Most installation professionals understand what crack isolation, anti-fracture and uncoupling membranes are for, but confusion still reigns on what the differences are among the products. Do crack isolation and anti-fracture mean the same thing? Are uncoupling membranes standardized? When should partial coverage be chosen over a full installation? We asked a panel of industry manufacturers to weigh in.

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Defining the terms

According to Eric Edelmayer, MAPEI’s business development manager for sheet membranes, the terms crack isolation and anti-fracture membranes are often used interchangeably, while uncoupling membranes are a different category altogether.

“With crack isolation or anti-fracture, the ANSI standard would be 118.12, with a defined amount of movement required to pass the test. At the present time, there is no measurement for uncoupling membranes other than the minimum 50 psi shear strength in seven days, as defined by the Tile Council of North America (TCNA) Handbook. However, the Material and Methods Standards Association has formed a committee to establish an ANSI standard for uncoupling membranes.”

Jay Conrod, Laticrete product manager, said the preferred industry term is crack isolation. He also noted some subtle differences in meaning between the terms. “Crack isolation is when you’re trying to isolate existing cracks from telegraphing from the substrate into the tile. Anti-fracture would be about preventing existing and future cracks. Uncoupling is when you’re trying to isolate stresses in the substrate via a membrane that moves independently of the floor surface.”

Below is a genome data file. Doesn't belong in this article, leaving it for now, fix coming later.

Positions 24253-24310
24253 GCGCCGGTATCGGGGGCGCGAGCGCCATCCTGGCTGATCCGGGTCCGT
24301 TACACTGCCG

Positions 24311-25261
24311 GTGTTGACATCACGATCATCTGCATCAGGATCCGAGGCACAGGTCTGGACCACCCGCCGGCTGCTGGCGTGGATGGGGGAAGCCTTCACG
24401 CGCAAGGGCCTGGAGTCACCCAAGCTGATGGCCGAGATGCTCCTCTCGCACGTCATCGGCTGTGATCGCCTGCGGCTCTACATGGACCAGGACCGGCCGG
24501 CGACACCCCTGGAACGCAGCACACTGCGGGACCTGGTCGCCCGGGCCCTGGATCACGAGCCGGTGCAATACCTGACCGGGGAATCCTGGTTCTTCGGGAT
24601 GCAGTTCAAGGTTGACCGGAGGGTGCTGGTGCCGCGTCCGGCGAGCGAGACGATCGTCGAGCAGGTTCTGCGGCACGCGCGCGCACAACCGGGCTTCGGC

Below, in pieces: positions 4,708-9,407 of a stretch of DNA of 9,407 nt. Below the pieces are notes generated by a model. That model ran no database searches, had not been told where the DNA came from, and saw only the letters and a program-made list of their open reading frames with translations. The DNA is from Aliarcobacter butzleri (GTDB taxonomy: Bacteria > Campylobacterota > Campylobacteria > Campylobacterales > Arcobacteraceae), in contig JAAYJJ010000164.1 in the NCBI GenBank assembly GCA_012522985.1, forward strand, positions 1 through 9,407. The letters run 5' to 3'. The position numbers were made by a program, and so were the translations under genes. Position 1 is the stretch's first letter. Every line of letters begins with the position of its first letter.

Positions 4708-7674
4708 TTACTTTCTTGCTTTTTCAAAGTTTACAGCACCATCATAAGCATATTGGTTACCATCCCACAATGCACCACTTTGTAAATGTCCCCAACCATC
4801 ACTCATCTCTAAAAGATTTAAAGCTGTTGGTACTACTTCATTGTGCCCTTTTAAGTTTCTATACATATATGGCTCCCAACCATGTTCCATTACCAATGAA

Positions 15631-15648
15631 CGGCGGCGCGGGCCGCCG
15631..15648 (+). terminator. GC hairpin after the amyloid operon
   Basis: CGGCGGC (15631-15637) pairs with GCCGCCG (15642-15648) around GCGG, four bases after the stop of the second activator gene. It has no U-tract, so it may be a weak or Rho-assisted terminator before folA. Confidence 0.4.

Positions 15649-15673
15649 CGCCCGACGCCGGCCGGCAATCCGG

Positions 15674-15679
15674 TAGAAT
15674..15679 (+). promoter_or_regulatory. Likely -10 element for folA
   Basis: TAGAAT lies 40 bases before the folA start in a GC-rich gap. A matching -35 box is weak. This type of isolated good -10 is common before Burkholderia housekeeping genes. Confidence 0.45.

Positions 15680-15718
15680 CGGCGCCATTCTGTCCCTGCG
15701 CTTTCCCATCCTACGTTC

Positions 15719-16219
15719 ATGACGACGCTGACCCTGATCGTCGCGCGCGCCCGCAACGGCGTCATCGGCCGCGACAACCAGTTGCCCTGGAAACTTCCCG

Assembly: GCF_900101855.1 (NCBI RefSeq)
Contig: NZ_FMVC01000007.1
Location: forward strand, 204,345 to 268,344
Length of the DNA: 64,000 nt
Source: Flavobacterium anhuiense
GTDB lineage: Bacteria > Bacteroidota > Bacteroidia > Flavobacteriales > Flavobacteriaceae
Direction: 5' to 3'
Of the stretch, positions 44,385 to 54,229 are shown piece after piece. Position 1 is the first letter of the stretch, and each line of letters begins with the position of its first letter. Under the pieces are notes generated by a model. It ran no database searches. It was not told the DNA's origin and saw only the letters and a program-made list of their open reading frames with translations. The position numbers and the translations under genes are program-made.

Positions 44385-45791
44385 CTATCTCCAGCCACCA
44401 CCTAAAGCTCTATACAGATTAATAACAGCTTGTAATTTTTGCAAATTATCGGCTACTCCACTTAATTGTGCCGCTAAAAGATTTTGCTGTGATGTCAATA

Custom Building Products’ Steve Taylor, director of technical and architectural marketing, explained the different terms as well. “Anti-fracture is sometimes considered an older term that was used to indicate the membrane would protect the tile from cracking if there was movement in the substrate. Unfortunately, many incorrectly believe these membranes should provide protection from all actions—above as well as below the tile.”

He added, “Many crack isolation membranes have multiple functions. Not only do they isolate the tile from cracks below, they also waterproof the floor and reduce sound transmission from impact noises. Uncoupling is a separate class of membrane. It does not have an ANSI standard and is only defined by TCNA as a geometric formed plastic membrane to provide an air space below the tile and allow independent movement between the tile assembly and the substrate.”

According to Michael Venturelli, QEP divisional vice president, crack isolation and anti-fracture are virtually synonymous. “They both perform by adhering to the slab; then the tile is set onto the crack isolation or anti-fracture membrane. The crack energy is absorbed by the product and spread over a large area, preventing telegraphing through the tile. In some cases, the crack may transfer to the grout joint. That is easily repairable.”

Regarding uncoupling membranes, Venturelli noted, “Uncoupling, also called a cleavage membrane, is a system that is centuries old. This is where the floor is completely isolated from the substrate. Hence, any force or movement on the subfloor is completely isolated from the finished floor.”

Loxcreen’s Duane Farley, national sales manager—Canada, and Wade Verble, ceramic industry specialist—U.S., said the term anti-fracture is usually associated with older technology such as peel-and-stick asphalt underlayments for use on concrete. Some products are also hybrids. “ProVa Flex is both an anti-fracture and an uncoupling membrane, and we like to define it as a ‘lightweight’ tile underlayment. It will not break apart and will handle deflection within industry standards. ProVa Mat is a waterproof anti-fracture membrane that can be used for crack isolation to deal with a small number of cracks in a large area.”